This opinion will be unpublished and

may not be cited except as provided by

Minn. Stat. sec. 480A.08, subd. 3 (1996).




Carl Bot, et al.,



Residential Services, Inc., et al.,


Filed June 17, 1997


Schultz, Judge


St. Louis County District Court

File No. 69-C7-94-601568

Richard J. Leighton, Hanft, Fride, O'Brien, Harries, Swelbar & Burns, P.A., 1000 First Bank Place, 130 West Superior Street, Duluth, MN 55802-2094 (for appellants)

Joseph J. Mihalek, Fryberger, Buchanan, Smith & Frederick, P.A., 700 Lonsdale Building, 302 West Superior Street, Duluth, MN 55802 (for respondents)

Thomas Darling, Susan L. Segal, Gray, Plant, Mooty, Mooty & Bennett, P.A., 3400 City Center, 33 South Sixth Street, Minneapolis, MN 55402 (for amici curiae Association of Residential Resources in Minnesota and American Network of Community Options and Resources)

Considered and decided by Kalitowski, Presiding Judge, Schumacher, Judge, and Schultz, Judge.



Appellant employees challenge the district court's finding that of the three respondents, only RSI Three, Inc. is liable to the employees. Respondent RSI Three appeals the district court's conclusion that RSI Three intentionally and willfully violated both state and federal Fair Labor Standards Acts, and challenges the district court's award of damages. We affirm.


Respondent RSI Three operates several residential homes for developmentally-disabled individuals. Residential Services of Northeastern Minnesota, Inc. (RSNM) provides intermediate care facilities for more severely retarded persons. Residential Services, Inc. engages in fundraising for both RSI Three and RSNM. RSI Three, RSNM, and Residential Services are separately incorporated, nonprofit organizations under section 501(c)(3) of the Internal Revenue Code. The companies have the same officers and boards of directors and employ the same person as executive director. RSI Three is an employer within the meaning of both the state and federal Fair Labor Standards Acts (FLSA).

Plaintiff employees worked as relief and weekend staff for RSI Three between June 10, 1991 and June 10, 1994. Relief staff typically replaced full-time employees for periods of less than 24 hours that included an overnight shift from 10 p.m. to 6 a.m. Weekend staff typically worked shifts that exceeded 24 hours including the 10 p.m. to 6 a.m. shift.

During overnight shifts, or "sleep time," RSI Three allowed the employees to sleep, but required the employees to provide nighttime assistance to clients as necessary. The employees' sleeping facilities consisted of a hide-a-bed, cot, or couch, and a locker for personal effects, in the living room of the house. Although some clients were physically unable to exit their rooms without help from the staff, others could freely enter the employees' sleeping area throughout the night.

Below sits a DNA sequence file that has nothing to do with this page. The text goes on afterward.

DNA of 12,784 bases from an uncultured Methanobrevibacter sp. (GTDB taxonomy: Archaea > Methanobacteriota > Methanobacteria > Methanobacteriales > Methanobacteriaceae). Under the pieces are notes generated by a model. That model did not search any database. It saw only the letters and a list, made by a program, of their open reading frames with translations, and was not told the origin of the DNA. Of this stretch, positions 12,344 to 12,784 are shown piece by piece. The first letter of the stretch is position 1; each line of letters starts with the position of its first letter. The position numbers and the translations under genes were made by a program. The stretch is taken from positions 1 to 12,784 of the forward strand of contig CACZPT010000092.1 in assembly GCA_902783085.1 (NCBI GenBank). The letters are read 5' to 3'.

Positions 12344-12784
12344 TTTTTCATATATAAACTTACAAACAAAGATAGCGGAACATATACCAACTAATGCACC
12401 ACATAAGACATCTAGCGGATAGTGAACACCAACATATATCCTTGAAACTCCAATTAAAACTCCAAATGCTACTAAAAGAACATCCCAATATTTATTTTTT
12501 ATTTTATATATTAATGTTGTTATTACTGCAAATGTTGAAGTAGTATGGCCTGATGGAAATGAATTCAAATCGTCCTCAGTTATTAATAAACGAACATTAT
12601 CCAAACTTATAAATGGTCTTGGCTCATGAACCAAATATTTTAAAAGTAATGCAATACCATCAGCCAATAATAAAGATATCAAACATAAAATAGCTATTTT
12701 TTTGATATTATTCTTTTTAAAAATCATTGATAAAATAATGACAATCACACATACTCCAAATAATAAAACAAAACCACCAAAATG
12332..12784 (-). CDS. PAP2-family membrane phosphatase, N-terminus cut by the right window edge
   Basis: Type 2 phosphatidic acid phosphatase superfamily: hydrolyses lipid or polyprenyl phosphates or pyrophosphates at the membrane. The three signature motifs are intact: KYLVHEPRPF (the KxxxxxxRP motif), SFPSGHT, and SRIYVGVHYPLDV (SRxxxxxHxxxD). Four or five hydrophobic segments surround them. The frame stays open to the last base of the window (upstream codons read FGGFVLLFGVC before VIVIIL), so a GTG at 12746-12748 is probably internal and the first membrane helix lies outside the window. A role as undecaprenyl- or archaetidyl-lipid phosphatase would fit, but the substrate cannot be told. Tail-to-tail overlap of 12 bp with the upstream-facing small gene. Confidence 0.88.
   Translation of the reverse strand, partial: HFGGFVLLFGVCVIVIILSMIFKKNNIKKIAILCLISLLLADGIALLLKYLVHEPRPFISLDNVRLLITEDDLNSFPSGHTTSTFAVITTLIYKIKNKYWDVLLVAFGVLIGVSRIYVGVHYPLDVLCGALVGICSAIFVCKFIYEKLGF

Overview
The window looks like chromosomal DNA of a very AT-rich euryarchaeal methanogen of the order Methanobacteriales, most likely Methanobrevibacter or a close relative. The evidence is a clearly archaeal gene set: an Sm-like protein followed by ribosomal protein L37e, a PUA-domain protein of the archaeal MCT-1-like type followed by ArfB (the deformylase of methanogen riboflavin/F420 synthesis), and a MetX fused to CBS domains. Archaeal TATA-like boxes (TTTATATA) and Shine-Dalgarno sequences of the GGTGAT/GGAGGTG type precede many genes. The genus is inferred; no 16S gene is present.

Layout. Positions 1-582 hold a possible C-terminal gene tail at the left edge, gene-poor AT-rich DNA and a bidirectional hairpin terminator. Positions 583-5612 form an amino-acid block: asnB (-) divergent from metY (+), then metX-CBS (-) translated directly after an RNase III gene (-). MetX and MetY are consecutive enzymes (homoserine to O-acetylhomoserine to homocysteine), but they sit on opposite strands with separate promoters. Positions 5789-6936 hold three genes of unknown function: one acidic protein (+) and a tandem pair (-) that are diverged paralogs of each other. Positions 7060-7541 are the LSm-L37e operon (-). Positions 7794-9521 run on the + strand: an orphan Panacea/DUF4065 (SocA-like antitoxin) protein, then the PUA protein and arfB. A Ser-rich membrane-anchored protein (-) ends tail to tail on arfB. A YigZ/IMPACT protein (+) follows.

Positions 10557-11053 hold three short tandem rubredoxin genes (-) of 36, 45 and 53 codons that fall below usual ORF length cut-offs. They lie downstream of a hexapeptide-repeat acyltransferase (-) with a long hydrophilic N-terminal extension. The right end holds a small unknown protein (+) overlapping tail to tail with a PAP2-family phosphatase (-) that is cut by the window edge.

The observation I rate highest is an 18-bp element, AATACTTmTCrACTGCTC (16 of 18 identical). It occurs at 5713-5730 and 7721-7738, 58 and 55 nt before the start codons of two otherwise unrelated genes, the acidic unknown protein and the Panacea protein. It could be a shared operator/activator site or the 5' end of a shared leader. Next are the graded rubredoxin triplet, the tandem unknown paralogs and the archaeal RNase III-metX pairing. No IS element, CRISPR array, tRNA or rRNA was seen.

RSI Three did not generally compensate employees for sleep time. However, in the employer-employee contracts, RSI Three agreed to pay the employees at their regular rate of pay for any sleep time during which clients needed assistance from the employees. If, during one overnight shift, the employees spent more than three hours of sleep time helping clients, RSI Three agreed to compensate the employees at their usual wages for the entire overnight shift. In addition, the employee handbook provided:

There are two circumstances in which the overnight staff will be reimbursed. The first is when the live-in staff must be replaced during the week and the relief staff is unable to work at least eight hours around the overnight shift. The second is when a weekend staff is not able to work a complete 24 hours shift, which means sixteen hours of work in addition to the overnight. If these circumstances occur, the Program Director must approve the revised schedule. * * * Compensation for the approved overnight sleep time will be determined on an individualized basis using the Department of Labor guidelines.

The employees sued RSI Three, RSNM, and Residential Services to recover compensation allegedly due them for sleep time. The parties tried their case on November 20, 22, and December 20, 1995. On April 5, 1996, the district court entered its findings of fact, conclusions of law, and order. The district court found RSI Three, but not the other two respondents, liable to the employees for the failure to provide adequate sleeping facilities and to compensate the employees under the parties' agreements. The parties moved for amended findings and conclusions, which the court denied. On December 3, 1996, the court issued an order nunc pro tunc to its July 10, 1996 order.

On appeal, the employees argue that the district court erred by finding RSNM and Residential Services not liable. RSI Three argues on appeal that the district court erred by finding that RSI Three intentionally and willfully violated the applicable sleeping facilities regulations and underpaid the employees.